The human voice, protagonist of the Lied, is a constant point of reference in Schubert's instrumental music, as opposed to Beethoven where human voices are treated as instruments of the orchestra.

In a letter to his future wife Clara Wieck, dated december 11th 1839, the young Schumann writes: "....Clara, I was in a state of bliss today. At the rehearsal a simphony by Franz Schubert was played. If only you had been there. It is not possible to describe it to you; all the instruments are human voices; it is gifted beyond measure, and its instrumentation, Beethoven not withstanding- and this length, this heavenly length, like a novel in four volumes, longer than the ninth Symphony. I was completely happy and wished for nothing but that you might be my wife and that I, too, could write such Symphonies." (3)

The Four Impromptus op. 90, written in December 1827 and published in Vienna by Diabelli in 1839, and the Six Moments Musicaux op. 94 composed between 1823 and 1828 and published in Vienna in 1828 by Leidesdorf, are brief compositions in a three part form and represent a more immediate and direct way of making music, less bound to the rigid scheme of the classical Sonata, and therefore more easily accessible to the large public.The Impromptus are more constructed and brilliant , the Moments Musicaux more intimate and meditative. These compositions anticipate the various short pianistic forms that developed in the nineteenth century: Mendelssohn's "Songs without words" ,the Chopin Impromptus, the various short pieces by Schumann and Brahms... We could define as"Lieder without words" the first and third Impromptus, with their extended melodic lines; the former with the repeated triplets that are typical of Lieder accompaniments, giving that Schubertian sense of unrestful motion; the latter with its gentle and passionate accompanied melody that unravels uninterrupted in a game of modulations and refined contrasts of sonorities. The other two are more brilliant and "pianistic"; however, the virtuoso technique is never an end in itself, but is always a part of musical expression.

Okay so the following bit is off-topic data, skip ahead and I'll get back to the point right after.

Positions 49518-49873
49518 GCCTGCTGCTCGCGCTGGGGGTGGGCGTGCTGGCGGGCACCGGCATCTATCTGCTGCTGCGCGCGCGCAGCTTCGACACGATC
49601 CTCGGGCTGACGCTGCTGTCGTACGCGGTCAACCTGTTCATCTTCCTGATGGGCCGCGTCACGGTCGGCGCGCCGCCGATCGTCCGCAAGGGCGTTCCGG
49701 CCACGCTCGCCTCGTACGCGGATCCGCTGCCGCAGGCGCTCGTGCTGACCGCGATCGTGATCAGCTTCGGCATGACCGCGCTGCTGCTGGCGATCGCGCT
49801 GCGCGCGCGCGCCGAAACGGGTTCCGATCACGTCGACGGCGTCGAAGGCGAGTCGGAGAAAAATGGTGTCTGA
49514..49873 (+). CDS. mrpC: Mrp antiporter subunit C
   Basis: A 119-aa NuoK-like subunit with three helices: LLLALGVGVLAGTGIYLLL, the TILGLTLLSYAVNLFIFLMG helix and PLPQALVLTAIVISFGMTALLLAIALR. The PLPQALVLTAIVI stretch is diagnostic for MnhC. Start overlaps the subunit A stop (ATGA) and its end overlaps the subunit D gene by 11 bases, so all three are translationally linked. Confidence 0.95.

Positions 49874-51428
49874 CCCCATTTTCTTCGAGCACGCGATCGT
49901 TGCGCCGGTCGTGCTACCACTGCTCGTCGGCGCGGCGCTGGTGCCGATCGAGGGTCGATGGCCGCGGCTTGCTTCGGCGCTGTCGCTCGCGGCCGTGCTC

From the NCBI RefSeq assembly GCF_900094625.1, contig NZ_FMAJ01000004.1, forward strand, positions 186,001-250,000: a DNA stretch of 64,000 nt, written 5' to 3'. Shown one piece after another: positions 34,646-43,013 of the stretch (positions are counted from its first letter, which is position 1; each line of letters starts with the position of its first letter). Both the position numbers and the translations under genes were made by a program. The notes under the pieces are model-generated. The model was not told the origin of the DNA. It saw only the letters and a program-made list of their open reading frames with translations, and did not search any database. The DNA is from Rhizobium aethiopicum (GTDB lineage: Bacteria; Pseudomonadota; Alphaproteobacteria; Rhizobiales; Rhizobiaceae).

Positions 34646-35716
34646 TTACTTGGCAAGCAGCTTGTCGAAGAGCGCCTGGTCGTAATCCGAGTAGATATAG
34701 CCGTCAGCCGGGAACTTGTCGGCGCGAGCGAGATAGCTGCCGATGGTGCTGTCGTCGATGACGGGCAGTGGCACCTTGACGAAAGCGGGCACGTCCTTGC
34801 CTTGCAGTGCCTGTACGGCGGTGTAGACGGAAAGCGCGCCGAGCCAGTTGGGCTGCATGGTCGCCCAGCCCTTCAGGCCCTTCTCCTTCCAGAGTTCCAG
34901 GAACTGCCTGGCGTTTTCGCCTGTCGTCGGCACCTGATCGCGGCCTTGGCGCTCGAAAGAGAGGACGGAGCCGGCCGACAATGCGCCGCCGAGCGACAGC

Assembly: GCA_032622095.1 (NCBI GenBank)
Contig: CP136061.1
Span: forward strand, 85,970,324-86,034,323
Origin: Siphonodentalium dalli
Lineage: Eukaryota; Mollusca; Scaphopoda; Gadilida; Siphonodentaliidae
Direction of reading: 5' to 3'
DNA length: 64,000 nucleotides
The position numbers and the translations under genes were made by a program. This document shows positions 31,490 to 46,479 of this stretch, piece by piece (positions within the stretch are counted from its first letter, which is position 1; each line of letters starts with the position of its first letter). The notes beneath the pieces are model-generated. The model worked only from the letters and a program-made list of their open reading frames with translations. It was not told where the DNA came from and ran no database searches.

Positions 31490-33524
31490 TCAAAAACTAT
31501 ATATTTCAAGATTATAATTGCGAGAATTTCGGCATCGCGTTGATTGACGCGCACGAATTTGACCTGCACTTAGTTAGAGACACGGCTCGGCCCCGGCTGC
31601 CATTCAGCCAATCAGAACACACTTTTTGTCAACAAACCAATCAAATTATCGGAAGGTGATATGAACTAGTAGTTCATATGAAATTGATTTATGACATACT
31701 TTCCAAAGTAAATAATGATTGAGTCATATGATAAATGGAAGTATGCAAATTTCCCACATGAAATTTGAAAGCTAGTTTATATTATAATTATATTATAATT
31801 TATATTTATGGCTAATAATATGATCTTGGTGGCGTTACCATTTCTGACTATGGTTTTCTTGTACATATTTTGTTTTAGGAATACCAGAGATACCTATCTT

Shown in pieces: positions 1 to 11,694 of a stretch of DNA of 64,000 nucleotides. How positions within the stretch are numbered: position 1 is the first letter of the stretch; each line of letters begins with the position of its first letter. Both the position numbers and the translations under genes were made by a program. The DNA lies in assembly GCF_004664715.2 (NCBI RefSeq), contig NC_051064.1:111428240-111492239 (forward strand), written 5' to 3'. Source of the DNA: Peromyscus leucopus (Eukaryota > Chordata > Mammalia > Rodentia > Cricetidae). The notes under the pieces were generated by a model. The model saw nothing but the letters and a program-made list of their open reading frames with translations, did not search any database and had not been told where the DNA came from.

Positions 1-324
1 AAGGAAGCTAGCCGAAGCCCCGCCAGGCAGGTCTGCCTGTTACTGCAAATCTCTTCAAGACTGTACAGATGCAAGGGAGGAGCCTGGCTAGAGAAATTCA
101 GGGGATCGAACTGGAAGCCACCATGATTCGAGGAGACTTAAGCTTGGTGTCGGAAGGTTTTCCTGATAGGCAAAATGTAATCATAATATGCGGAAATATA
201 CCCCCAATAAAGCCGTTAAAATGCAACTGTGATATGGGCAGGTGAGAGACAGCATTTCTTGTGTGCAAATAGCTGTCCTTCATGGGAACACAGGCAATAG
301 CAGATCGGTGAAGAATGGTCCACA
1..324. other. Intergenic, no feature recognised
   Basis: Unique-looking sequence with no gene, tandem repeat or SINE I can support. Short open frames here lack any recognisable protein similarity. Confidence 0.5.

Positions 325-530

The Moments Musicaux bring us to the more inward and poetical sphere of Schubert, and are like entries in an intimate notebook of his soul. Short ideas with short developments, all the more effective for their extreme simplicity, these works were composed in a period of five years, representing different moments of inspiration. The first, in C major, has a character of imaginative improvisation. More meditative the second in A flat major - in which the initial chords introduce a climate of suspension and uncertainty, followed by an evocative melody in C sharp minor that will be repeated with dramatic impetuosity - and the sixth, in the same key, where the unresolved "appoggiature" create a climate of unanswered questions. The fourth, in C sharp minor, is a "moto perpetuo" that recalls a baroque prelude, with a more melodic central episode, which returns pianissimo for two bars in the Coda, thus creating a suspension of the inexorable "moto perpetuo". The third, a characteristic Russian dance, and the exuberant gallop of the fifth's unceasing rhythm of repeated chords, both in F minor, open a more extrovert interlude in this series of compositions that are characterized by calm introspection.
With regard to Schubert as a pianist, we have an effective direct testimony:
His friend Albert Stadler wrote in 1858: " To see him and hear him play his own compositions was a real pleasure. A beautiful touch, a quiet hand, clear, neat playing full of insight and feeling. He still belonged to the old school of good pianoforte players, whose fingers had not yet begun to attack the poor keys like birds of prey....." (4)
Finally, in a letter to his parents dated July 25th 1825 Schubert himself wrote:"....The Variations from my new Sonata for two hands( op. 42 in A minor) met with special enthusiasm. These I played alone, and not unsuccessfully, for several people assured me that under my fingers the keys were transformed into singing voices: which, if it be true, pleases me very much, as I cannot abide that cursed hacking of the instrument to which even first class pianists are addicted: it pleases neither the ear nor the hart....."(6)